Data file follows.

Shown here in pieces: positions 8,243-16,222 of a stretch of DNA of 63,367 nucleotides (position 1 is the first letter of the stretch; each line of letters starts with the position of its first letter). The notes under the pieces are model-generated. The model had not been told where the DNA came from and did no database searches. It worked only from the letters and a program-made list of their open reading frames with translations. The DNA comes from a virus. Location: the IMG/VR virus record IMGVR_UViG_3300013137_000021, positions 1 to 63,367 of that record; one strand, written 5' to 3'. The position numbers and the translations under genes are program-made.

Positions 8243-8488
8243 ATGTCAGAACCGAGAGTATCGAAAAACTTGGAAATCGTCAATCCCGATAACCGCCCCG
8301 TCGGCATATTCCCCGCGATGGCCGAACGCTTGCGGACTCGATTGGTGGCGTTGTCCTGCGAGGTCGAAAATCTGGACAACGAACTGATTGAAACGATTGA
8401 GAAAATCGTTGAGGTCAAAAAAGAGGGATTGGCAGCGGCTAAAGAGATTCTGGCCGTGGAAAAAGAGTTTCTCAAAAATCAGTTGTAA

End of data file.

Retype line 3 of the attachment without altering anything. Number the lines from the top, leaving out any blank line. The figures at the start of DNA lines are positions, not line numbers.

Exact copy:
8243 ATGTCAGAACCGAGAGTATCGAAAAACTTGGAAATCGTCAATCCCGATAACCGCCCCG